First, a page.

One essential question that is often forgotten when preparing for a Thanksgiving dinner is “What are you going to brine your Turkey in?”
Well, there are only two answers to this question: A 5-gallon bucket or a 5-gallon pot.
In the previous year, a reader suggested a large cooler which can be done in the exact same way as a bucket.
However, the plastic inside a cooler or ice chest tends to be made of a softer plastic which makes sanitizing before and after the turkey brining more difficult (not to mention cleaning the drain spout on some coolers.)
If you do not have either a pot or a bucket, another way to improvise is to use your vegetable crisper in your refrigerator (only when the crisper is located at the bottom of the fridge because you do not want turkey juice dripping down and contaminating other food).
DO NOT, as some people do, try to brine a turkey in a kitchen sink that will come in contact with other foods. All that you will accomplish is contaminating your entire kitchen counter with watery raw turkey germs and bacteria – a Thanksgiving recipe for disaster!
While it is widely-known that brining a turkey before Thanksgiving Day makes the meat more succulent by osmosis, what is lesser-known is that flavors and aroma can also be introduced into the turkey during the brining process. So here is a simple brine recipe that balances salty against sweet with a hint of Fall flavors and aromas.
First, the basics:
1 cup of Salt (table, kosher, or sea – kosher is preferred)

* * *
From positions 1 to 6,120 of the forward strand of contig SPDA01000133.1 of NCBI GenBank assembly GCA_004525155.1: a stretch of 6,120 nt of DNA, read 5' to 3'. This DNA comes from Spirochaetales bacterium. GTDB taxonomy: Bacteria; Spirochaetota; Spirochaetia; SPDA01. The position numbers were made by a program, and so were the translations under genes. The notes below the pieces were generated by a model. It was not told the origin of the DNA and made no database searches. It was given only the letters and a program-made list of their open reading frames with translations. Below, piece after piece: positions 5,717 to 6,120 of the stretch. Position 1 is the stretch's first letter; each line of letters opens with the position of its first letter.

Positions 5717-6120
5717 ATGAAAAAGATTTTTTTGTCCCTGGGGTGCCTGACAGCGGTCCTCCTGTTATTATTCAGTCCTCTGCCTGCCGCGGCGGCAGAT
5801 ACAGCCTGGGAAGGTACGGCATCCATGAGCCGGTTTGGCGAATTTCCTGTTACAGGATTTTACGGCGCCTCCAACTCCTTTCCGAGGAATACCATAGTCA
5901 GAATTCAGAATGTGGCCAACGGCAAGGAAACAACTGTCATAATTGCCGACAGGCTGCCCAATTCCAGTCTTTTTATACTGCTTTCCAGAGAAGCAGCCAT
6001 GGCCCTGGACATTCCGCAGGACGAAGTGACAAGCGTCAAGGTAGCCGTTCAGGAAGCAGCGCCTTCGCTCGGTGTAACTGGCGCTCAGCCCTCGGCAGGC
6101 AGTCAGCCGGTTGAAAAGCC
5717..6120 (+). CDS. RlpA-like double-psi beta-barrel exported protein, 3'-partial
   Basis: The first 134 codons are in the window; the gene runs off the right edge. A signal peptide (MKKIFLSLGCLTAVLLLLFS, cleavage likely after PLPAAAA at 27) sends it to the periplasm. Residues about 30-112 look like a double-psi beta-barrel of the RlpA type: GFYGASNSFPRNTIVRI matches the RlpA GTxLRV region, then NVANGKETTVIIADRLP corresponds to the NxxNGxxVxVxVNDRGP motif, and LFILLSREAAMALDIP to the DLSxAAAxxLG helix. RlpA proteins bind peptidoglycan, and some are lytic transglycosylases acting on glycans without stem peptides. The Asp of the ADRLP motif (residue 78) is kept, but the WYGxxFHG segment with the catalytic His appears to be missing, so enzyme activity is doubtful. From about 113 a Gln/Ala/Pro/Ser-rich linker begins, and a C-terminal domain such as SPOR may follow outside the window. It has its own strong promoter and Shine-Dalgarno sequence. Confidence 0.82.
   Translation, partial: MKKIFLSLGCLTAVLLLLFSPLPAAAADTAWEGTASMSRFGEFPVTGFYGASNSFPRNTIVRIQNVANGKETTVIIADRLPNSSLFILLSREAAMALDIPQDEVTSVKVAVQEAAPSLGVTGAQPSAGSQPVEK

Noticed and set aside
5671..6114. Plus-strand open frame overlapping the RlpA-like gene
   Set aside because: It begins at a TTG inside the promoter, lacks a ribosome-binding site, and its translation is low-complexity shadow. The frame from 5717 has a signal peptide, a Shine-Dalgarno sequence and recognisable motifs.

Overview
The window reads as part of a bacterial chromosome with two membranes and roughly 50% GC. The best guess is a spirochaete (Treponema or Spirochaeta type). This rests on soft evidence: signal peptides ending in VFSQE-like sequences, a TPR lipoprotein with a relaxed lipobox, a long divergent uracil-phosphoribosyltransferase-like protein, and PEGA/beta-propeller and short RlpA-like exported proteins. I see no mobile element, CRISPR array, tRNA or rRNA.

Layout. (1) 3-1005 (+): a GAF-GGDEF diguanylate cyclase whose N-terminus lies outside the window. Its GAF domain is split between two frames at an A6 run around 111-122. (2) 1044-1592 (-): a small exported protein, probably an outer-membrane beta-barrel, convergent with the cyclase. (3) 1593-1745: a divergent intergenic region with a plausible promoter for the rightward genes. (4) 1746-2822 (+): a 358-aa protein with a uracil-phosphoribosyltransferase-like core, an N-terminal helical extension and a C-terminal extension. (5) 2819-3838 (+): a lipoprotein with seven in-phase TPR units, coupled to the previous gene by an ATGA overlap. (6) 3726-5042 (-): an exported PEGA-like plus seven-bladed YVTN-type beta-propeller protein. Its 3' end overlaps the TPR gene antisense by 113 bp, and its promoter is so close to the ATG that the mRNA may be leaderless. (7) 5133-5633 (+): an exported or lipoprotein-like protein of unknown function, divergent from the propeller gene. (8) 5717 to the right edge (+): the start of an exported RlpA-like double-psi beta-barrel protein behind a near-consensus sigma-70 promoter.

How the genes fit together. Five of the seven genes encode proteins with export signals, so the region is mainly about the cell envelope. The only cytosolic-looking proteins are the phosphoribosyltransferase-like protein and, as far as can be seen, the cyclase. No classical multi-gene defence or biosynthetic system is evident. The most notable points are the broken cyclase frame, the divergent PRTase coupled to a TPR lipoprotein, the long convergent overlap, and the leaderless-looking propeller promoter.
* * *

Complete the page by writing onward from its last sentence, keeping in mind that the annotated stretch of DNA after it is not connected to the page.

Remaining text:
1/2 Cup of Granulated Sugar
The extras, but not necessary:
1 Tablespoon of Allspice
1 Tablespoon of Thyme
1 Tablespoon of Rosemary
6 Bay Leaves
1 Tablespoon of minced or powder garlic
2 Cups of Apple Cider or Apple Juice
2 Apples sliced into quarters
Pour the ingredients into a quart-sized pot
Add two cups of water
Heat the brine on medium, stirring until the salt and sugar dissolve.
Let stand until room temperature.
Wash the 5-gallon bucket out thoroughly in your bathtub or on the lawn with dish soap and rinse well (the soap hates leaving the plastic).
Pour a gallon of water into the 5-gallon bucket.
Pour the brine into water and stir.
Add a half-gallon (2 quarts) of ice and stir.
Place your thawed turkey neck down into the bucket (remove the turkey neck and giblets from inside the bird).
If the brine doesn’t completely submerge the turkey, add more ice.
Half-way through the brine time, rotate the turkey in the brine neck up.
Allow the turkey to remain in the brine until 15 minutes before the turkey is ready for the oven.
Wash the brine off the turkey, pat dry with a paper towel.
Brining can be done the day before, or the early morning of Thanksgiving. You can brine a turkey anywhere from 4 to 24 hours before the turkey goes in the oven. The brine temperature must remain below 40 degrees at all times to prevent bacterial growth. Never allow the ice in the brine to become fully melted.